It’s kinda funny. I fancy myself a minimalist; I try to keep things simple. But complexity sometimes adds too much value to be ignored. For instance, in no scenario I have ever seen does going it alone provide the best version of any given outcome. Going it alone is simple because people are complicated, but going it alone also lends itself to fatigue, mistakes, or narcissism. I often chose people over not, but I also use the opportunities to further my personal planned obsolescence.
Planned obsolescence in technological terms is often conflated with the iPhone, that Apple has somehow orchestrated the march of technological progress for their profit. This is most assuredly false or at least pettily misconstrued. Technology continues to progress so fast in fact that older iPhone are old more quickly over time. Apple wants you to upgrade frequently, but they also are just trying to make the best possible devices they can and that naturally leaves their own hardware in the dust sometimes.
However, there is a better example of planned obsolescence, a technology that’s replacement cycle is by definition planned: smoke detectors. Smoke detectors are only meant to last a specific length of time because their sensors degrade over time and become less effective and thereby less safe. No one desires to save money by choosing to use a smoke detector for long past its usable life and no one in their right mind would complain when they have to replace their smoke detectors either because of the safety aspect. This points to a shared understanding that their replacement is necessary and advantageous to everyone involved.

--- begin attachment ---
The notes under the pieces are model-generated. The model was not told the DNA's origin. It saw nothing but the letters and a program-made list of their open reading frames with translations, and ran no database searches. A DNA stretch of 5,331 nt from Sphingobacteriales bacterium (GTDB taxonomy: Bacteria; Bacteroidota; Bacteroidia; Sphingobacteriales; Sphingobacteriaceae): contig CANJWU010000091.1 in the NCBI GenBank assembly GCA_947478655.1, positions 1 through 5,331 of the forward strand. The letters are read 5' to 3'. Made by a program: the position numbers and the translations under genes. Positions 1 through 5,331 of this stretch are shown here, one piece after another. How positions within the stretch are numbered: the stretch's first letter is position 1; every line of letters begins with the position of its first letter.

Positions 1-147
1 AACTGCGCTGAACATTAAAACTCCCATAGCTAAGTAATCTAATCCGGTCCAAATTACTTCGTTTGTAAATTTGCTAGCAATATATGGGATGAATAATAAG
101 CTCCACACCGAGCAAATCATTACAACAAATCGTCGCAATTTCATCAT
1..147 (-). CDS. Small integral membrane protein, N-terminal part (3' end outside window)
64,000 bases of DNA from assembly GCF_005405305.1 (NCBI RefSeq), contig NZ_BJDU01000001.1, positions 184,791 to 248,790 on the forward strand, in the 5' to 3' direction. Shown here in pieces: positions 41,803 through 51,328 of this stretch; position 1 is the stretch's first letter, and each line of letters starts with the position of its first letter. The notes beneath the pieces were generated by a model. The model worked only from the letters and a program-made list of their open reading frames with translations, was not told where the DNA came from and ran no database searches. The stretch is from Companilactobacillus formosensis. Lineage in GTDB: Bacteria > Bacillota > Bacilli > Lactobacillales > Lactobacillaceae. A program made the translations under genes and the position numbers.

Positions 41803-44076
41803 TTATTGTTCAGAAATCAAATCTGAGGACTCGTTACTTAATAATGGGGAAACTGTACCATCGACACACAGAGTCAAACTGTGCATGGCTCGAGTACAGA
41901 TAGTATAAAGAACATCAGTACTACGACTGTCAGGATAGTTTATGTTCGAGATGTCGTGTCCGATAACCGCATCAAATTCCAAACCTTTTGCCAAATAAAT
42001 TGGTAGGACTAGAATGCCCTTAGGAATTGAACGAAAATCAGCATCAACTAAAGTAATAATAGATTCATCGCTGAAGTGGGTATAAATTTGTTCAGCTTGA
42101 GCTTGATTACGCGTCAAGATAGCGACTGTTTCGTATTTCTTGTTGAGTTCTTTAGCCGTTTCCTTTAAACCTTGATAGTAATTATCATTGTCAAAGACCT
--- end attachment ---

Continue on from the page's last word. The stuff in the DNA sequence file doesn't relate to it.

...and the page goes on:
I use planned obsolescence personally as an acknowledgement that nothing lasts forever. I will not be around forever, both in my job and in my life, and I am not always around. I have to be willing to let certain things go, to allow other people to handle things in my absence. There must be a shared understanding that one person’s replacement in any given situation is necessary and advantageous to everyone involved. You don’t have to do it alone.
This approach is really about relationships, it is about delegation and partnership. It is about surrounding yourself with willing participants, who can help based on their own strengths and their ability to learn. It is about learning that you don’t have to weaken yourself to elevate others.
I approach this as a person who is an expert at some things, things I can do myself, and more importantly things I can teach someone else to do. I like variety in my work, but I also like to empower others to do my job for me. I know how that sounds, but too often information hoarding is confused with job security.
I feel secure in my work, not because I am the only one who can do any given job, but because I know that I bring value to my role. Anyone with enough time and effort to learn it can do my job (just like most jobs honestly), so why not provide others with access to my knowledge while I am able to share it. After all, you won’t know the outcome until you’ve taken action.
Which brings me back to the reason why I started this with the comment that I think of myself as a minimalist. In everything I do, I try to maintain a level of simplicity, especially when there are things I know to be outside of my control, when anxiety and fear can guide a person to the wrong actions. Those are the times when we need people the most, not things; those are the times when we need to stop hoarding and start sharing.